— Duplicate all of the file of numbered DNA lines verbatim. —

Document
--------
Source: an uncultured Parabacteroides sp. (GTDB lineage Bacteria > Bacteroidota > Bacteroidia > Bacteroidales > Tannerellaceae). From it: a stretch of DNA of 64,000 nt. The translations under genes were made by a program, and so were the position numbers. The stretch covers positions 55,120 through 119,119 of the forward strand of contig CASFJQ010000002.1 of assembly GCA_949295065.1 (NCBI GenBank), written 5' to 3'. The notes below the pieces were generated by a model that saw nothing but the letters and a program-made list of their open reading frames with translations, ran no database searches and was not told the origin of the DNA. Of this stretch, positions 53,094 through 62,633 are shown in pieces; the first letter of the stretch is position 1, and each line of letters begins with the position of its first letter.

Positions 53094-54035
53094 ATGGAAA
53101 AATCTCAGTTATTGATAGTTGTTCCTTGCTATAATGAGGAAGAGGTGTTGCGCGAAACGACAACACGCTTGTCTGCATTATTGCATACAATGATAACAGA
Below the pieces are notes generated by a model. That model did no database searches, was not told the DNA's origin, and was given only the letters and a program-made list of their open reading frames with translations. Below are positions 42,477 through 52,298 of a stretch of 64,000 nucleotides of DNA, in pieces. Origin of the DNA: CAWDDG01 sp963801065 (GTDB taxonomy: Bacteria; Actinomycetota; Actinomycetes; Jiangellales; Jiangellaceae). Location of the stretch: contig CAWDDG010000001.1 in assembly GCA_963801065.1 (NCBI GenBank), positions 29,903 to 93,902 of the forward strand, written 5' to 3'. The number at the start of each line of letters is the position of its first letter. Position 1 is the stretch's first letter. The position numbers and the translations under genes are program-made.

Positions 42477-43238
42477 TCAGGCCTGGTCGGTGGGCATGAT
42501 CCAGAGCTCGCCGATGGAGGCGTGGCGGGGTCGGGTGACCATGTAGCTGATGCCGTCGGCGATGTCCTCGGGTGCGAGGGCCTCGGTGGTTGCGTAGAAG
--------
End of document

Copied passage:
Source: an uncultured Parabacteroides sp. (GTDB lineage Bacteria > Bacteroidota > Bacteroidia > Bacteroidales > Tannerellaceae). From it: a stretch of DNA of 64,000 nt. The translations under genes were made by a program, and so were the position numbers. The stretch covers positions 55,120 through 119,119 of the forward strand of contig CASFJQ010000002.1 of assembly GCA_949295065.1 (NCBI GenBank), written 5' to 3'. The notes below the pieces were generated by a model that saw nothing but the letters and a program-made list of their open reading frames with translations, ran no database searches and was not told the origin of the DNA. Of this stretch, positions 53,094 through 62,633 are shown in pieces; the first letter of the stretch is position 1, and each line of letters begins with the position of its first letter.

Positions 53094-54035
53094 ATGGAAA
53101 AATCTCAGTTATTGATAGTTGTTCCTTGCTATAATGAGGAAGAGGTGTTGCGCGAAACGACAACACGCTTGTCTGCATTATTGCATACAATGATAACAGA
Below the pieces are notes generated by a model. That model did no database searches, was not told the DNA's origin, and was given only the letters and a program-made list of their open reading frames with translations. Below are positions 42,477 through 52,298 of a stretch of 64,000 nucleotides of DNA, in pieces. Origin of the DNA: CAWDDG01 sp963801065 (GTDB taxonomy: Bacteria; Actinomycetota; Actinomycetes; Jiangellales; Jiangellaceae). Location of the stretch: contig CAWDDG010000001.1 in assembly GCA_963801065.1 (NCBI GenBank), positions 29,903 to 93,902 of the forward strand, written 5' to 3'. The number at the start of each line of letters is the position of its first letter. Position 1 is the stretch's first letter. The position numbers and the translations under genes are program-made.

Positions 42477-43238
42477 TCAGGCCTGGTCGGTGGGCATGAT
42501 CCAGAGCTCGCCGATGGAGGCGTGGCGGGGTCGGGTGACCATGTAGCTGATGCCGTCGGCGATGTCCTCGGGTGCGAGGGCCTCGGTGGTTGCGTAGAAG